Clean fuel cells could be cheap enough to replace gas engines in vehicles

Clean fuel cells could be cheap enough to replace gas engines in vehicles
Xianguo Li with a fuel cell test vehicle in his lab. Credit: UWaterloo

Advancements in zero-emission fuel cells could make the technology cheap enough to replace traditional gasoline engines in vehicles, according to researchers at the University of Waterloo.

The researchers have developed a new that lasts at least 10 times longer than current technology, an improvement that would make them economically practical, if mass-produced, to power vehicles with electricity.

"With our design approach, the cost could be comparable or even cheaper than gasoline engines," said Xianguo Li, director of the Fuel Cell and Green Energy Lab at Waterloo. "The future is very bright. This is that could boom."

Researchers initially concentrated on , which now have gas engines as well as batteries due to issues involving limited driving range and long charging times.

Existing fuel cells could theoretically replace those gas engines, which power generators to recharge batteries while hybrid vehicles are in operation, but are impractical because they are too expensive.

The researchers solved that problem with a design that makes fuel cells far more durable by delivering a constant, rather than fluctuating, amount of electricity.

Clean fuel cells could be cheap enough to replace gas engines in vehicles
Xianguo Li with a fuel cell in his lab. Credit: UWaterloo

That means the cells, which produce electricity from the chemical reaction when hydrogen and oxygen are combined to make water, can be far simpler and therefore far cheaper.

"We have found a way to lower costs and still satisfy durability and performance expectations," said Li, a professor of mechanical and mechatronics engineering. "We're meeting economic targets while providing zero emissions for a transportation application."

Researchers hope the introduction of fuel in hybrid vehicles will lead to mass production and lower unit costs. That could pave the way for the replacement of both batteries and gas engines entirely by providing an affordable, safe, dependable, clean source of electrical power.

"This is a good first step, a transition to what could be the answer to the and the enormous environmental harm it does," said Li.

Li collaborated with lead researcher Hongtao Zhang, a former post-doctoral fellow, Waterloo mathematics professor Xinzhi Liu and Jinyue Yan, an energy expert and professor in Sweden.

A paper on their work, Enhancing fuel cell durability for cell plug-in hybrid electric vehicles through strategic power management, appears in the journal Applied Energy.


Explore further

Hybrid electricity system would reduce rates, improve service

More information: Hongtao Zhang et al. Enhancing fuel cell durability for fuel cell plug-in hybrid electric vehicles through strategic power management, Applied Energy (2019). DOI: 10.1016/j.apenergy.2019.02.040
Citation: Clean fuel cells could be cheap enough to replace gas engines in vehicles (2019, May 8) retrieved 18 September 2019 from https://techxplore.com/news/2019-05-fuel-cells-cheap-gas-vehicles.html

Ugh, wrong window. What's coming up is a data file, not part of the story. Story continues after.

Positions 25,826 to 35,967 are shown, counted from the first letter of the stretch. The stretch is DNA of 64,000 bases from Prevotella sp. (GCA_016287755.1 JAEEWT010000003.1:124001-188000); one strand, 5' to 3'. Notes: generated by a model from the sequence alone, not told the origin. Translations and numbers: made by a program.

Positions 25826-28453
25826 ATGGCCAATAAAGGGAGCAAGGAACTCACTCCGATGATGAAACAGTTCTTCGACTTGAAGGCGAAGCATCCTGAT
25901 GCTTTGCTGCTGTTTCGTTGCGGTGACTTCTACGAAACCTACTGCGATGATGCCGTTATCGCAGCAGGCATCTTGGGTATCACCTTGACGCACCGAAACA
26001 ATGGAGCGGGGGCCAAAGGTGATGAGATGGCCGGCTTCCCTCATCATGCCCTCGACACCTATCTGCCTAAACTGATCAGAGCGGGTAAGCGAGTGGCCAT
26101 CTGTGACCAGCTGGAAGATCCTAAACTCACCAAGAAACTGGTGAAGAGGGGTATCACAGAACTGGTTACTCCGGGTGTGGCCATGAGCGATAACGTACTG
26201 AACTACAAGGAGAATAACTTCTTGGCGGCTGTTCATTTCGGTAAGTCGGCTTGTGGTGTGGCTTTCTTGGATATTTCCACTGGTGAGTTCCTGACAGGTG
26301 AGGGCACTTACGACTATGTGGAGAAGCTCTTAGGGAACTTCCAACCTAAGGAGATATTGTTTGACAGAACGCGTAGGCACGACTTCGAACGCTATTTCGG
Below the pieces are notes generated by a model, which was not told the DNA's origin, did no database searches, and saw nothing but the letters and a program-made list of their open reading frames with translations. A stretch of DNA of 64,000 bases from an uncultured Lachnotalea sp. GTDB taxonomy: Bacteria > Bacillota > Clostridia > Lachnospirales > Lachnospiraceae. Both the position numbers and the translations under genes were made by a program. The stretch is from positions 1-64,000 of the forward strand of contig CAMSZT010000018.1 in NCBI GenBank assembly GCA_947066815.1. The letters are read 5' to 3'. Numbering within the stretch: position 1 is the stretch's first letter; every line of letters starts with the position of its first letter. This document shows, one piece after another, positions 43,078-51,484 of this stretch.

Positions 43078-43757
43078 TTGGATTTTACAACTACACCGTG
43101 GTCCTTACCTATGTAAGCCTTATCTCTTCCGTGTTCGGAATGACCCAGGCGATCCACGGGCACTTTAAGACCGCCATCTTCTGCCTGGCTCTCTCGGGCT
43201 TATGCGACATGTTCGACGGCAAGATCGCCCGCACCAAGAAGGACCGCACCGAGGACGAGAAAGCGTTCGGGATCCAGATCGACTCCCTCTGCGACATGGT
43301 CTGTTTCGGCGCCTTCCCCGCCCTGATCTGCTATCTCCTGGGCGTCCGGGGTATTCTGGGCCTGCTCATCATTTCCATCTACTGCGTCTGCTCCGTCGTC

This document is subject to copyright. Apart from any fair dealing for the purpose of private study or research, no part may be reproduced without the written permission. The content is provided for information purposes only.
1474 shares

Feedback to editors

User comments

May 08, 2019
We've been hearing that fuel cells are on the verge of revolutionising the world for decades now.

Too late. Now we know that even if we all switch from petrol to hydrogen we'll still be using far to much energy for our lifestyles to be sustainable.

May 08, 2019
due to issues involving limited driving range and long charging times

The funny thing is: These are only issues if you've never sat in en electric vehicle.
Beyond a certain range you need a break. No one drives 1000km (or even 500km - which is a range that today's battery electric vehicles can achieve) in one go. Since you start of with maximum range available in the morning it's a non-issue for daily commute.

Fuel cells are an interesting tech for large scale storage. But until they are ready for prime time on the road (i.e. until cars using it are designed, built and a global production/distribution/fueling infrastructure is set up) BEVs will already be everywhere.

Coupled with the fact that hydrogen MUST be more expensive per mile driven than battery power (because it uses all the steps that battery powered vehicles use and then some on top) I feel it's a non-starter. Why would anyone switch to a much more expensive system when at cheaper one is already on the market?

May 08, 2019
Fuel cells are not limited to use hydrogen, they can use any gas or liquid fuel, as gasoline, methane, LNG. And, of course, sintetic (potentially carbon neutral) fuels as well.
Given the massive infrastructure already in place for the distribution of liquid fuels (and the equally massive required investments in grid infrastructure in case of widespread use of electric cars), having an alternative route for sustainable mobility through the use of highly efficient fuel cells become extremely interesting. Beside minimizing investments (and thus the associated emission), a carbon neutral fuel cell vehicle will offer the best of both worlds: high efficiency, zero net emissions, fast fueling time.

Please sign in to add a comment. Registration is free, and takes less than a minute. Read more